# How practical is it to isolate two entangled qubits?

Starting with two qubits $$|00>$$, I can obtain a bell state by applying a Hadamard gate and then a CNOT gate [ref].

The two qubits in a bell state are entangled. It is a common part of giving the following illustration when entanglement is introduced as a concept:

If Bob and Alice take one of the entangled qubits each, isolate them to avoid collapse, and then travel far away from each other (even thousands of kilometers), then when Alice measures her qubit, Bob's qubit also will collapse to the same state when measured.

Initially the two qubits must have been spatially close so that the operations could be applied on them that cause them to entangle.

My question is: How practical is it to then isolate the two qubits without collapsing them? We were told that many physical phenomena (photon polarization; electron spin) can model a qubit. Is there any physical phenomena where there already is appratus which can isolate and spatially separate qubits after entanglement?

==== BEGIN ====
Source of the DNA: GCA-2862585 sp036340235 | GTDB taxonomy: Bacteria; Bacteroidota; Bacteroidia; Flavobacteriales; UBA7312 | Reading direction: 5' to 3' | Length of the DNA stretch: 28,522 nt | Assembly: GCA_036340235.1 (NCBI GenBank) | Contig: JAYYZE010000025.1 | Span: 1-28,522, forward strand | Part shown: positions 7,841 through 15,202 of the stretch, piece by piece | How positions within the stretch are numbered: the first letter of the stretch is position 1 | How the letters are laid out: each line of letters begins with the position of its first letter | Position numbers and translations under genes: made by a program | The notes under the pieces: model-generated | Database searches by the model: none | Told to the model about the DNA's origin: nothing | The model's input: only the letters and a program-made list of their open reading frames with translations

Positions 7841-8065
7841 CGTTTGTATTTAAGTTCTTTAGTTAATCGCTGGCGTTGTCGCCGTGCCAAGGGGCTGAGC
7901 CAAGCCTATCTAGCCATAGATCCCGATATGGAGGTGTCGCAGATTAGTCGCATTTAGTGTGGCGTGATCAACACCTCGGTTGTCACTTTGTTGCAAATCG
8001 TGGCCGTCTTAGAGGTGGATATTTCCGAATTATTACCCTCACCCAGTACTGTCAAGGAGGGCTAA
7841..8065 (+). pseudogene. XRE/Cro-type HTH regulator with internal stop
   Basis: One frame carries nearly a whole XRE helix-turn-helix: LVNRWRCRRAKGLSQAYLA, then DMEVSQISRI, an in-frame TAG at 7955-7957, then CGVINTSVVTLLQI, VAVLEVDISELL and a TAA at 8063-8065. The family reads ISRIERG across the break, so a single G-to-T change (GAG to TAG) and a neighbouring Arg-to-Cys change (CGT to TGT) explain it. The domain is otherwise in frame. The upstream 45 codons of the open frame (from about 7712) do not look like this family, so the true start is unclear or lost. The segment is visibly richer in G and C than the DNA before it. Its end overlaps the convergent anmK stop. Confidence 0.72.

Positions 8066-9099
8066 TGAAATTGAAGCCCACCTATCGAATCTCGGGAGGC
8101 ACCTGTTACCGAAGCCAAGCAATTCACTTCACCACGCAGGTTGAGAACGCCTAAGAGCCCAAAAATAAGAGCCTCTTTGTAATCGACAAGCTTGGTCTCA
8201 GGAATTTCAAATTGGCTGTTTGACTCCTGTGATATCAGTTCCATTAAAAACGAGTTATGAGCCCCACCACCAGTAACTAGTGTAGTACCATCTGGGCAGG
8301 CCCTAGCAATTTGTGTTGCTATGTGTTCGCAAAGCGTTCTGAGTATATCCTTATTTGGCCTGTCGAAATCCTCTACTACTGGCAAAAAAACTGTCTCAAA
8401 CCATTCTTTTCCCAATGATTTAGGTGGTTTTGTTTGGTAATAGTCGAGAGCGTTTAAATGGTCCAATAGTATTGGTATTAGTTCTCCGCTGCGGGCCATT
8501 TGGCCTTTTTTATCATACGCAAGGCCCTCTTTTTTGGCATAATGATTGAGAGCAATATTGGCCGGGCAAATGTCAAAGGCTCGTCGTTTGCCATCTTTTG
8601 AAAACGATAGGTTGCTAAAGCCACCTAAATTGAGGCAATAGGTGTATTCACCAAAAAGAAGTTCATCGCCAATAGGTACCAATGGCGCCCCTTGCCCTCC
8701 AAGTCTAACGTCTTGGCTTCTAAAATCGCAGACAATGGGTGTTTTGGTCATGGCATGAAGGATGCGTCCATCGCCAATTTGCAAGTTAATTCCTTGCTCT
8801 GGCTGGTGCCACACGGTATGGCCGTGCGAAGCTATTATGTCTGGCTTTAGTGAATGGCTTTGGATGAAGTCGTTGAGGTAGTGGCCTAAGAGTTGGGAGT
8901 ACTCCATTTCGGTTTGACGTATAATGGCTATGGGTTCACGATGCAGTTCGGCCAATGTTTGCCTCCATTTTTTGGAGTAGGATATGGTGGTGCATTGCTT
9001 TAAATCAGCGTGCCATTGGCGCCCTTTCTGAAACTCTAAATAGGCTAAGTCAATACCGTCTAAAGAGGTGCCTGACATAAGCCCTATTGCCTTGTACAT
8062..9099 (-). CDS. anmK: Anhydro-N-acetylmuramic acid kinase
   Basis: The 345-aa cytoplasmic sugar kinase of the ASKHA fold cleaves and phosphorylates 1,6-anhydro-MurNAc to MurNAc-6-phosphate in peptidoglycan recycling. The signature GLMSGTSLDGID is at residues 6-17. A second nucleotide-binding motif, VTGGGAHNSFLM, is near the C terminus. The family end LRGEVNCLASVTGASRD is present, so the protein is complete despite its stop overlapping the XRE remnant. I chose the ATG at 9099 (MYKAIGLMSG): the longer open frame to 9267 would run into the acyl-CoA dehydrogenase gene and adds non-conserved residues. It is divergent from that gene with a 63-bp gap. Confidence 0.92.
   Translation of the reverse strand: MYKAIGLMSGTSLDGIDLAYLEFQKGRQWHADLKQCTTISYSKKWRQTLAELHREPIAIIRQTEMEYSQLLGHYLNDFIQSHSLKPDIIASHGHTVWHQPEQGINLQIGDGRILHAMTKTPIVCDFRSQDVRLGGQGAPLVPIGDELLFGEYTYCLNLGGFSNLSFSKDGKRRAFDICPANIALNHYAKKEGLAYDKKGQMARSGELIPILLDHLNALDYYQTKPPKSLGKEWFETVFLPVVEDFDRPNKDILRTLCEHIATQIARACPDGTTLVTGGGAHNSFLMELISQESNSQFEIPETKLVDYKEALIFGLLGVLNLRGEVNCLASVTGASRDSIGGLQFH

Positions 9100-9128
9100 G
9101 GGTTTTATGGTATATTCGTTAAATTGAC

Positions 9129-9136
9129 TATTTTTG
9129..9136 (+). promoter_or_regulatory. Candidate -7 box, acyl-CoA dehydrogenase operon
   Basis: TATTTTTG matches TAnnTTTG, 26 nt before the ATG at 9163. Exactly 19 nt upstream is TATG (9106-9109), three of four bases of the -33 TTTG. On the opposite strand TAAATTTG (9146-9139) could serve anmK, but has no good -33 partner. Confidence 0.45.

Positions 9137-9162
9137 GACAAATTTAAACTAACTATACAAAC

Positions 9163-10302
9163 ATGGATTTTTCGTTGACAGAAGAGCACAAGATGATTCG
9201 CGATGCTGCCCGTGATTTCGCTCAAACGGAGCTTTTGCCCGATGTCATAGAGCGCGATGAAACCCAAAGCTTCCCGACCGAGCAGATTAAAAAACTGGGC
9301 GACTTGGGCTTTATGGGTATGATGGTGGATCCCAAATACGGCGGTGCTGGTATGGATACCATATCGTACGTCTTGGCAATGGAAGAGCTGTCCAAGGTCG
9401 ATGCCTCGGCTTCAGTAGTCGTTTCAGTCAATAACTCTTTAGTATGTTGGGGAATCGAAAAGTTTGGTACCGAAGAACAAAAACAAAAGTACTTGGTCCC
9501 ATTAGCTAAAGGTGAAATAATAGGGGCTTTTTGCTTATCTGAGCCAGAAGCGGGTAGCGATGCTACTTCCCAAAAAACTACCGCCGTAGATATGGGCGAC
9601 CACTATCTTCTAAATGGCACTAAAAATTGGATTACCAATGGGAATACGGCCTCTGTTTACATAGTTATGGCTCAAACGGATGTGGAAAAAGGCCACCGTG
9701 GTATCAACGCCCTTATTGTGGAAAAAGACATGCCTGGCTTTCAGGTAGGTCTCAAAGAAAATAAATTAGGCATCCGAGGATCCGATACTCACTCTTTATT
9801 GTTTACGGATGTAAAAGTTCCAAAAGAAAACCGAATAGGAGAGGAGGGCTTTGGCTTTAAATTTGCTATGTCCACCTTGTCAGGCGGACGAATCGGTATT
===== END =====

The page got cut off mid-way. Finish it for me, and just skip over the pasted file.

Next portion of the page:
• Of course, Bell states are regularly made. For example, if the constituent particles are photons, they usually fly out of the apparatus that makes them in different directions. So you don't need to do anything to spatially separate them. – knzhou Jan 16 '20 at 19:04
• What's "of course" about that? How could you have photons as qubits (and hence, a stable model of computation) if they are flying out of the apparatus? – Peeyush Kushwaha Jan 16 '20 at 22:25
• I just meant "qubit" in the sense of any two-state system. If you're asking about practical quantum computers, then it depends very much on the particular computer. – knzhou Jan 16 '20 at 22:37